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Downright infected


That Joe Beard is one suave individual. After I made a mess of the Clarissa Room stage on March 5, Beard and his blues crew came out swingin' and rocked the joint. All it takes is a little shakin' on the dance floor and Beard really leans in.

I packed up my gear that night and finally caught BML (Bailey, Mason, Lickers) close out the Low Ton CD release show at the Bug Jar. This band is amazingly progressive and tight. The guitar work was blistering and incessant but still left room for the other two. The bass player is a monster. BML is one tweaked motor, man.

The following day I got to rock the suburbs for Paul Thatcher's Rock a Million CD release party for local breast cancer research at Fat Moe's. Jeff Cosco was just wrapping up his classic rock before The Meddling Kids took the stage with plenty of loud and tight pop rock. The place was jammed, so hopefully some sizeable coin was raised. The CD features mostly Rochester-area artists and is available all over town. You don't have to know someone with breast cancer to buy one. Chances are, someday you will.

Steel Music Hall is closer than you think and they've got some killer shows. For instance, the March 11 show with New York punk legends The Casualties and Rochester punk legends Bludwulf. This was the first time I heard Bludwulf and, I gotta say, they're really, really cool. They fused classic '80s metal (without getting retro or cheesy) with sloppy punk and circumstance. Singer James is Rochester's Jim Jones. He had the kids hanging on his every word, singing along, punching the air, and essentially eating out of his hand. When he finally suggests they drink Kool Aid, I have no doubt they'll drink it.

The Casualties were textbook punk: loud, a little out of tune, and more concerned with the attitude they projected and the feedback they got back from it. Hell, I'll take balls over talent any day. And it's real encouraging to see young kids get into punk full bore, not just for its keen fashion statement.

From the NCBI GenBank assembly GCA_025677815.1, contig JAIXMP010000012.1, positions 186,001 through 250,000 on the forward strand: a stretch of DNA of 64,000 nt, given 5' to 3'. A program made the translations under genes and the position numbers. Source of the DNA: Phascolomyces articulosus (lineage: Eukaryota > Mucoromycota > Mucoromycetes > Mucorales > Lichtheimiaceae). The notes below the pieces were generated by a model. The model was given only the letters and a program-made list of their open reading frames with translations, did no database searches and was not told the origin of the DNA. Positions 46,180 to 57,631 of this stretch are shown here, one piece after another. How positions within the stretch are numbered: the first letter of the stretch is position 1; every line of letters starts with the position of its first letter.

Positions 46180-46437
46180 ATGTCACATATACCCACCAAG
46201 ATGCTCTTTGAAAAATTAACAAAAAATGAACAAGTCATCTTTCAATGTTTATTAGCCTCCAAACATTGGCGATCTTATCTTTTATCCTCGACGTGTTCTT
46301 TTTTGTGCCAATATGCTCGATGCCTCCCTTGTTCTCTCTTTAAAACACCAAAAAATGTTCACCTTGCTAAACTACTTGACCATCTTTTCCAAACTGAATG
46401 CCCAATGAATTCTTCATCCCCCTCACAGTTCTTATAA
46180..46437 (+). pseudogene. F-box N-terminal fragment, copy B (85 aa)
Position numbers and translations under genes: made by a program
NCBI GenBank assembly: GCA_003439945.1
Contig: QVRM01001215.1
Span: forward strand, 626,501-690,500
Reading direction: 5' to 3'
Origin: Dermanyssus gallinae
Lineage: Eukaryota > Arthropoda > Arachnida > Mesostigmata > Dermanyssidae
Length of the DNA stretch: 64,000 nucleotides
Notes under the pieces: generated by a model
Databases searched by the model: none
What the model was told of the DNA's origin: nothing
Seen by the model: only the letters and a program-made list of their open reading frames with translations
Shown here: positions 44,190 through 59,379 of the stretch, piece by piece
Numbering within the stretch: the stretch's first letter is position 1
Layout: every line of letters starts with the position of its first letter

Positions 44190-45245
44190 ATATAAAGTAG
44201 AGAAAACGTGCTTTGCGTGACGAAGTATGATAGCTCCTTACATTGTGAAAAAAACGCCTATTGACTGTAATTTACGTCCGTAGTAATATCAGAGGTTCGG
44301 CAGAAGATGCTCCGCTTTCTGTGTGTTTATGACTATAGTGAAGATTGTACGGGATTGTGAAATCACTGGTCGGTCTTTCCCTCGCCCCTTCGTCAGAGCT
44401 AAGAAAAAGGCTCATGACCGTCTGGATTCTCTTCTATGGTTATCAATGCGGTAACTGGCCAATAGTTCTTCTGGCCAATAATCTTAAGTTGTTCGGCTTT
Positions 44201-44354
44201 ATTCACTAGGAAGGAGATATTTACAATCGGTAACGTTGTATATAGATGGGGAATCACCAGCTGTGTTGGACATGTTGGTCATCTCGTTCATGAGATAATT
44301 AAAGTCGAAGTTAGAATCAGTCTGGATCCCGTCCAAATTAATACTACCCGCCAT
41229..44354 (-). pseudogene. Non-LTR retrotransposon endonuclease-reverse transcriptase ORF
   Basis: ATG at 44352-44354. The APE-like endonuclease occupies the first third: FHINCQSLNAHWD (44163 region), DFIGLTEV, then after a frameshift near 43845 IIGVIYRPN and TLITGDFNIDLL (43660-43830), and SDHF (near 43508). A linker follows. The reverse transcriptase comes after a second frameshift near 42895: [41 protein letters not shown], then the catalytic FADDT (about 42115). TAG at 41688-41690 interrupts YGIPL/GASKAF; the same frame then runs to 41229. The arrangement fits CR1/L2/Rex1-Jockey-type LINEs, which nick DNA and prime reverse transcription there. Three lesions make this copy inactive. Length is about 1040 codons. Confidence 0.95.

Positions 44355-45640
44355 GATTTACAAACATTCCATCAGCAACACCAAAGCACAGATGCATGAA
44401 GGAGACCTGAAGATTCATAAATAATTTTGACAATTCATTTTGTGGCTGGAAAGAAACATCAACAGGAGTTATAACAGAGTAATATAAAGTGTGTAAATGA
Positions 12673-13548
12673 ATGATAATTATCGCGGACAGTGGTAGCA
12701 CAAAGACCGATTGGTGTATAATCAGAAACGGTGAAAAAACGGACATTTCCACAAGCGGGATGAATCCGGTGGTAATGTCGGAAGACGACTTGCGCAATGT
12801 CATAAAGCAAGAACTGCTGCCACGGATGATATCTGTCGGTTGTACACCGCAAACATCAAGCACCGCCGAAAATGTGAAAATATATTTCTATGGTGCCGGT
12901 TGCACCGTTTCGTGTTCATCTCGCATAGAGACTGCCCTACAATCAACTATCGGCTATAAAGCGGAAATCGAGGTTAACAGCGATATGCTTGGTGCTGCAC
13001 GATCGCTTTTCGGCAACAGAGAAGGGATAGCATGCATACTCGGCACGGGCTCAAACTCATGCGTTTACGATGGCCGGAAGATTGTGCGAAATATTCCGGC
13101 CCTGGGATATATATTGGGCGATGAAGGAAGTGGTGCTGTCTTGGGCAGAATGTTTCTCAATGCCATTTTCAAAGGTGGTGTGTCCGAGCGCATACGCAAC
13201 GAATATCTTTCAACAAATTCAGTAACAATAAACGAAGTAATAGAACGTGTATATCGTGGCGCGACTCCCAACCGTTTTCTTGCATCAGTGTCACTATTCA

Skipped out of Steel and headed downtown to Lola to catch Bacci open for NYC songstress Nicola. It was virtually impossible to get in. Folks were packed like lemmings (into shiny metal boxes). Once I got in it was like doing the lambada in a room full of pickpockets. Bacci was on stage laying down a thick funky groove riffing off the radio and working the crowd into a sensuous boil. By the time I made my way back onto the street my hat was gone and my pants were inside out.

Saturday the 12th and it was back to more familiar territory at Monty's Krown, equally crowded for The Priests' Texas sendoff where they played a few new tunes and enthralled me, anyway. Missed the Teenage Junkies opening. I know they're cool kids but I probably won't see them until they change that stupid name. The Seeds' Sky Saxon (who has been hanging around town for the last couple of weeks) suggested they change their name to Ian & The Teenagers. It's better than Junkies, anyway. Heroin is so passé.

The crowd seemed a little subdued. Singer Matt Allyn wondered aloud if perhaps a recent drug bust somewhere was at the heart of all the contagious mellow.

Got to sip coffee to Trio East at The Little Theatre Café once again and paid particular attention to the cascade of gentle low notes from the bass for some reason. I dunno, I just liked 'em.

I'm pretty sure Lil' Ed has gotten taller. Man, his blues are as big as his bass-playing half-brother, Pookie. Ed and his Blues Imperials rocked a modest Dinosaur crowd two Wednesdays ago with plenty of greasy slide and rich, soulful vocals. It's downright infectious and I got downright infected.

NOLA's BBQ down by the lake is a swell place to catch a show like Rhode Island's jump blues legends Roomful of Blues, there on Friday the 18th. After 30-some-odd years crisscrossing the globe, these fellas have no problem burning the house down like it was a gin-soaked juke joint behind on the rent.